The International Monetary Fund said on Friday that the fiscal projections underpinning Greece’s proposals for moving ahead in its bailout program are not realistic.
Poul Thomsen, director of the IMF’s European Department, raised questions about the forecast that Greece could maintain a 3.5 percent budget surplus for years as part of its plan for debt relief from European Union creditors.
“We question whether it is plausible for a country with such high unemployment and the attendant social pressures to be running such big surpluses over many political cycles to come,” Thomsen said at the IMF-World Bank Spring Meetings in Washington.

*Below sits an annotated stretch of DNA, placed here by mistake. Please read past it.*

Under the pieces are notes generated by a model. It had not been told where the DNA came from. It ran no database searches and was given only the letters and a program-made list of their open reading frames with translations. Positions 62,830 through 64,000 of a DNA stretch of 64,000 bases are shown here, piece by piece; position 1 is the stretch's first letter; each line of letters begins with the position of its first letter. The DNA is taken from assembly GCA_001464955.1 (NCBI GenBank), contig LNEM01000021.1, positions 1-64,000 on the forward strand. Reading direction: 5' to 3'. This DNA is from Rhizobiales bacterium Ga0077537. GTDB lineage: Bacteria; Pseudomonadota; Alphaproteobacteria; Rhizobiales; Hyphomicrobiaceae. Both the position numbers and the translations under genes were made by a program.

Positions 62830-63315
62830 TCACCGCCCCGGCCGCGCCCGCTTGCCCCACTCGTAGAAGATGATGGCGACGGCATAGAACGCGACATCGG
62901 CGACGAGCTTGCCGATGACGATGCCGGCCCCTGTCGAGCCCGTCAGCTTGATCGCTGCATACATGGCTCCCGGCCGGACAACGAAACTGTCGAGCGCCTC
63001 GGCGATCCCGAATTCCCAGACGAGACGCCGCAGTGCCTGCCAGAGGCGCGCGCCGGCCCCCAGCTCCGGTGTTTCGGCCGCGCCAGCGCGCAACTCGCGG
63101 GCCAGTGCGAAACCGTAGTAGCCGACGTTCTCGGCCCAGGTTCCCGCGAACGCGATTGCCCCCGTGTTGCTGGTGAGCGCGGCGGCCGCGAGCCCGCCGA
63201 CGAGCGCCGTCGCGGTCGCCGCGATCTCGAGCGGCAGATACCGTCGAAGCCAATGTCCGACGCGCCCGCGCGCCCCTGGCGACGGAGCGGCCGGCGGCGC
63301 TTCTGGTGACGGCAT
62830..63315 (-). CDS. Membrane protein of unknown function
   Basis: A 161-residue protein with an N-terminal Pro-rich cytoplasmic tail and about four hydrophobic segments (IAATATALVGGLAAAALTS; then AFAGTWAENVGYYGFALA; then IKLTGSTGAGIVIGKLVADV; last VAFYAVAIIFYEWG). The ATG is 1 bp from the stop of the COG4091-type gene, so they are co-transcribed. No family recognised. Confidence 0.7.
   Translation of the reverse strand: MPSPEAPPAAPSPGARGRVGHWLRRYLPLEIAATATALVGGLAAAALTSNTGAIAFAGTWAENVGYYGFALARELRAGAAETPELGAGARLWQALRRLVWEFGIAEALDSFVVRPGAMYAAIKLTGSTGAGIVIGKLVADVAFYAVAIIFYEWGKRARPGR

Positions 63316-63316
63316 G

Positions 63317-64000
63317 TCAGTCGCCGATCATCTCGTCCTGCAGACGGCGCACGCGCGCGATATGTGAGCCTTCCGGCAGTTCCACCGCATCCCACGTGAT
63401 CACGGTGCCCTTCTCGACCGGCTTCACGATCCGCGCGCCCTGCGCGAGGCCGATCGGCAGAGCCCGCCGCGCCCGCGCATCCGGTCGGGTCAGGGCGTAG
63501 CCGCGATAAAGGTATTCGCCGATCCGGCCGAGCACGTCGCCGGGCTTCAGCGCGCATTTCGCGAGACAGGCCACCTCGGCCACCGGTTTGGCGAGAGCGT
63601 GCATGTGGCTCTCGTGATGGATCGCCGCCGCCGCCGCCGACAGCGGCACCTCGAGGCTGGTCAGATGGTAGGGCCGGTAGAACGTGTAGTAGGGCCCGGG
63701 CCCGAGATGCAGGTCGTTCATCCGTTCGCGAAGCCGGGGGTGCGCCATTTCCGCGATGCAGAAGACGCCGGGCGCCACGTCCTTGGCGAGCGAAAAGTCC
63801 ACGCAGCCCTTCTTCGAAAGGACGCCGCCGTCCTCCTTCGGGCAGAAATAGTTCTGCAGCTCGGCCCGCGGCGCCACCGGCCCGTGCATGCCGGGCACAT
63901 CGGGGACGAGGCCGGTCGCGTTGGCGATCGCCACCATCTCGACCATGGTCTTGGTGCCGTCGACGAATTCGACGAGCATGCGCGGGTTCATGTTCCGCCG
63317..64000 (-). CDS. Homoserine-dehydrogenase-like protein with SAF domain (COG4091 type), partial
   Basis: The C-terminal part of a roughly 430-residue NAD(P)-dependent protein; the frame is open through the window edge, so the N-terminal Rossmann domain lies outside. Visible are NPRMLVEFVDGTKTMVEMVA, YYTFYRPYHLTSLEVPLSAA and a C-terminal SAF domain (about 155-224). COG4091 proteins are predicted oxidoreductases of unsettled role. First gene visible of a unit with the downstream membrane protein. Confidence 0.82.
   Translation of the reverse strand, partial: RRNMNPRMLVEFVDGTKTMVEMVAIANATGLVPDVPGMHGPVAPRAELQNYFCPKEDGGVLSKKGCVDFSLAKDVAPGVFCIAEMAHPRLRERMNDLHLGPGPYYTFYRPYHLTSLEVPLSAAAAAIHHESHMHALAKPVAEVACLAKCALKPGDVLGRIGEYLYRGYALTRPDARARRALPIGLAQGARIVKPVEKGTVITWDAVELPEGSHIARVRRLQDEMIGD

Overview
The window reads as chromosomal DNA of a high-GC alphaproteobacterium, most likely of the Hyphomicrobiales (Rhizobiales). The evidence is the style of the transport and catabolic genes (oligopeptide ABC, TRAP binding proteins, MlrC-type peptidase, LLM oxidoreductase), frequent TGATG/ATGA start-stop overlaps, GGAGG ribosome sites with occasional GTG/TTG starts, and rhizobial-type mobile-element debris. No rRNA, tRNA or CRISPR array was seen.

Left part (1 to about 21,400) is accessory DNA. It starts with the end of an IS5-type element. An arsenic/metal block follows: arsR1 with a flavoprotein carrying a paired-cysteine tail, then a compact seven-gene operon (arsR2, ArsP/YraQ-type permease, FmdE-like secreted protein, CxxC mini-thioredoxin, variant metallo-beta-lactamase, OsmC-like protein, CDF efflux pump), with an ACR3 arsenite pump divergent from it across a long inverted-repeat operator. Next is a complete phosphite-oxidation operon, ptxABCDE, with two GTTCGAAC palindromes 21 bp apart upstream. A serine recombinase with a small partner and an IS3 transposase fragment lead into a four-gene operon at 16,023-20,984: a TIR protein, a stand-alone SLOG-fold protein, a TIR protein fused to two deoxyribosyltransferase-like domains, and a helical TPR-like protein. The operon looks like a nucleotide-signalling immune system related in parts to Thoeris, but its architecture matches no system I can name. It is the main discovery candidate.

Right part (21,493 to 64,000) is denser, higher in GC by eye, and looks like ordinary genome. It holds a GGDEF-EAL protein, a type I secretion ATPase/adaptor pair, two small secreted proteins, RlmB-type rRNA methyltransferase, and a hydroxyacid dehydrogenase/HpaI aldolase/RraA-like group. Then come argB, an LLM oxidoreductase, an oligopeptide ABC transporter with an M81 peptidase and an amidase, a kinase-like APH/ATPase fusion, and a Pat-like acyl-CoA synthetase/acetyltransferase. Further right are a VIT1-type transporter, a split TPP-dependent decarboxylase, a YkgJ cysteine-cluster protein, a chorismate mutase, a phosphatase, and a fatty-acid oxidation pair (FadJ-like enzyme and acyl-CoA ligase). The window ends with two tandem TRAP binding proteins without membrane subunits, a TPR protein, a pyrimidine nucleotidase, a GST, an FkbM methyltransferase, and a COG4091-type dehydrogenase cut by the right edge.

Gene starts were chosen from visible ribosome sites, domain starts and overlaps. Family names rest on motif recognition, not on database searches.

“So we are cautioning that… the debt relief needs to be calibrated on something that we think is more realistic.”
Thomsen was speaking after Prime Minister Alexis Tsipras said in an article published in the Financial Times that the IMF should stop tinkering with the country’s latest bailout with European creditors, blaming the global lender for causing a delay in talks.